It’s been 11 years since the last record from Birmingham’s Pram, but from the spiraling psych-fi organ and bassline that kicks off “Shimmer and Disappear,” it’s clear their powers are undiminished. Few groups are able to world-build in the way that Pram are, and on Across The Meridian they’ve concocted a strange exterrestrial dreamscape pulled directly out of late ‘50s saucer-man B-movies. “Thistledown” has the dizzy lurch of trip-hop, but the band shrouds it in more weird, whistling, theremin-like organs and plunking marimbas to make it feel better suited to swimming through Venus than lounging in the back room of a club. The brief “Shadow in Twilight” curls and pops like a rusted bedspring, and “Mayfly” is a symphony of organs—a high one buzzing over top like a mosquito, a mid-range one tugging along a gentle melody, and one way at the bottom, thumping like a pulse. In the hands of any other band this would scan as kitsch—Plan 9 From the UK. But Pram are skilled enough to layer their beyond-the-Milky-Way compositions with enough genuine musicianship that Meridian is less about mood and more about unpacking all of the rich layers it contains. It took over a decade to get new music from the group; Across the Meridian is more than worth the wait.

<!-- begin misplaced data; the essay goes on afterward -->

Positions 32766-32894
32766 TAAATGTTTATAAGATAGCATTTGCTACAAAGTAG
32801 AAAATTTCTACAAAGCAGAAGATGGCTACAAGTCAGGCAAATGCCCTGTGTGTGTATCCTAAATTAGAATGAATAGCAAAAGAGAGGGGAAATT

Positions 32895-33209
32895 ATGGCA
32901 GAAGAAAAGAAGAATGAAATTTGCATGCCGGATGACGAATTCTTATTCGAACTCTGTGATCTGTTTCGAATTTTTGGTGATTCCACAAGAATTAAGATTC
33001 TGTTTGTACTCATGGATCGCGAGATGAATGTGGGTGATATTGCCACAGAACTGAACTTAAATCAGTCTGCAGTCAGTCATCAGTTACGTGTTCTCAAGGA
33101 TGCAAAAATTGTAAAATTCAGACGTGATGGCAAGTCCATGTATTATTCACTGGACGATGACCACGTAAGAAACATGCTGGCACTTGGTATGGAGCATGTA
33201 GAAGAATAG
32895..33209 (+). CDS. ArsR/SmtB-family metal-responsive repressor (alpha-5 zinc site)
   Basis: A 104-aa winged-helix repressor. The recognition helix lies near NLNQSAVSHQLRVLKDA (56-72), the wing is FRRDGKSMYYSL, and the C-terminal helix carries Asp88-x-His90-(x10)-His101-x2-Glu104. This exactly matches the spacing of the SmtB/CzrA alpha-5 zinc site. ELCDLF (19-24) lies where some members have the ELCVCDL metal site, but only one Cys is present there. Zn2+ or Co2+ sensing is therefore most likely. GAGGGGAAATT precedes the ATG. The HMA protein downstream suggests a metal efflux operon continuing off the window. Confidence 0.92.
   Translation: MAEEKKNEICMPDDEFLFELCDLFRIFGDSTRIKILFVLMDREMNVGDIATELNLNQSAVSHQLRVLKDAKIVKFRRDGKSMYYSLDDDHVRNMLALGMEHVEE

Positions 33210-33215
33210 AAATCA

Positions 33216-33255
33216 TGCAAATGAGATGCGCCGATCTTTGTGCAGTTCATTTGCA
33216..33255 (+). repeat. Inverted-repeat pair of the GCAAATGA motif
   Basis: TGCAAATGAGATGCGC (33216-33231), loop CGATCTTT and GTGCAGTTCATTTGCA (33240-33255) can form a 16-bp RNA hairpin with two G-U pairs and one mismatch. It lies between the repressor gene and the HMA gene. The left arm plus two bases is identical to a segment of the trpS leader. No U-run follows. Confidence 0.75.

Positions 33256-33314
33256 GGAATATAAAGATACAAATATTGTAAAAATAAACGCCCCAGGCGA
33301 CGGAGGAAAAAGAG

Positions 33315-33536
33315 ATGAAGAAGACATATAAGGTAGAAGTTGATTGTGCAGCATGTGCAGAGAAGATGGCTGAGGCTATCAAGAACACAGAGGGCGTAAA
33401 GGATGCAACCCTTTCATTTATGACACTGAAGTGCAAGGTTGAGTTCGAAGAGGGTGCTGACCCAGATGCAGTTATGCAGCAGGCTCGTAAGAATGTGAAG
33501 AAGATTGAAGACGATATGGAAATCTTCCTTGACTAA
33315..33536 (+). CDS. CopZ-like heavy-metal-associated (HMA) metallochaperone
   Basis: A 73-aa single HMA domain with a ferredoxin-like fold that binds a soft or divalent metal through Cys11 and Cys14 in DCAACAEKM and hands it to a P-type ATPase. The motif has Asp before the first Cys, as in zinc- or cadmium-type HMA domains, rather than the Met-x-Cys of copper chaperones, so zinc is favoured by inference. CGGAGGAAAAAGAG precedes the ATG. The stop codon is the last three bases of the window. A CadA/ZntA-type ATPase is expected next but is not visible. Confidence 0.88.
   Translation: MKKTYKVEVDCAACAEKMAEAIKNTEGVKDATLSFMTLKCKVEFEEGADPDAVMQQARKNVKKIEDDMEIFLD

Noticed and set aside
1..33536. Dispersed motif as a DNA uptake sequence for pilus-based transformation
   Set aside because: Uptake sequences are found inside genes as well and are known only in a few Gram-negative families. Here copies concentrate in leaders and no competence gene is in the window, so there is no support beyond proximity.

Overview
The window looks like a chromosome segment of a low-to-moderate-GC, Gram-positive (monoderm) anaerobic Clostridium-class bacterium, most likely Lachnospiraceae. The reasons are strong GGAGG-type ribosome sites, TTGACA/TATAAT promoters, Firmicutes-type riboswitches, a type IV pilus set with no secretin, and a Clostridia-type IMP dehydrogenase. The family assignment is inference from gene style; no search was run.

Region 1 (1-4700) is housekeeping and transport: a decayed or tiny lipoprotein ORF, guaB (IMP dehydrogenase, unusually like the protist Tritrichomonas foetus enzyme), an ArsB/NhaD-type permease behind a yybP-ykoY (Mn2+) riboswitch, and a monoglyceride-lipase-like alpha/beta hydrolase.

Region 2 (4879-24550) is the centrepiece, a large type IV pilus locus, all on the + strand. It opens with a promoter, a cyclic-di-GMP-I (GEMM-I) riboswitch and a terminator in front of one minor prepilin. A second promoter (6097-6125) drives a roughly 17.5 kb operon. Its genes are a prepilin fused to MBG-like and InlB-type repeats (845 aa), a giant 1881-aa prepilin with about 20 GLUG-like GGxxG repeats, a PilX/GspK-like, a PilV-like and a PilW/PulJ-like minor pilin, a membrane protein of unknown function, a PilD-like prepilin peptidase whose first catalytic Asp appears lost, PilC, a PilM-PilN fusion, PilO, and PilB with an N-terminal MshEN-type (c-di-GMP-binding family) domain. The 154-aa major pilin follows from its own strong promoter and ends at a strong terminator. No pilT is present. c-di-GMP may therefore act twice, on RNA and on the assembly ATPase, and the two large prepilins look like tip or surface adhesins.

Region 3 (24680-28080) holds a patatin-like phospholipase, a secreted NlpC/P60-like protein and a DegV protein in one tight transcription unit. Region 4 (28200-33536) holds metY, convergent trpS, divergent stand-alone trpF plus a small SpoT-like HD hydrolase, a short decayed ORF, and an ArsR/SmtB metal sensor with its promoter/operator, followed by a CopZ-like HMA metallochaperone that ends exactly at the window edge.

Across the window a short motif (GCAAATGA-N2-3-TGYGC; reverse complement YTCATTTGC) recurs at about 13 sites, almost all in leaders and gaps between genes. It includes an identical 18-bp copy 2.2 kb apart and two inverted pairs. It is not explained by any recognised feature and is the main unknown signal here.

Look, 2018 sometimes seems like it offers nothing but daily pain, but I can tell you at least one good thing that’s happened this year—the return of Cremalleras, the raging hardcore duo from Monterrey, Mexico. They put out one of my favorite LPs of 2013 and then went on hiatus; five years later, they’re back and are, if anything, more enlivened than ever. We covered Mercado Negro in our Best Punk of June column, where it absolutely belongs, but I wanted to give it a mention here too because I’ve been listening to it a lot lately and wanted to make sure nobody missed it. The longest track clocks in at just over two minutes (as this style of hardcore should be); these are compact and efficient reflections on permanent outsiderdom (“Seres incomprendidos”) and declarations of liberation (“Arruineremos tu vida”) with razor-wire solos and furious drumming. Sometimes we all feel too tired to fight on, but we do regardless; Mercado Negro is necessary fuel.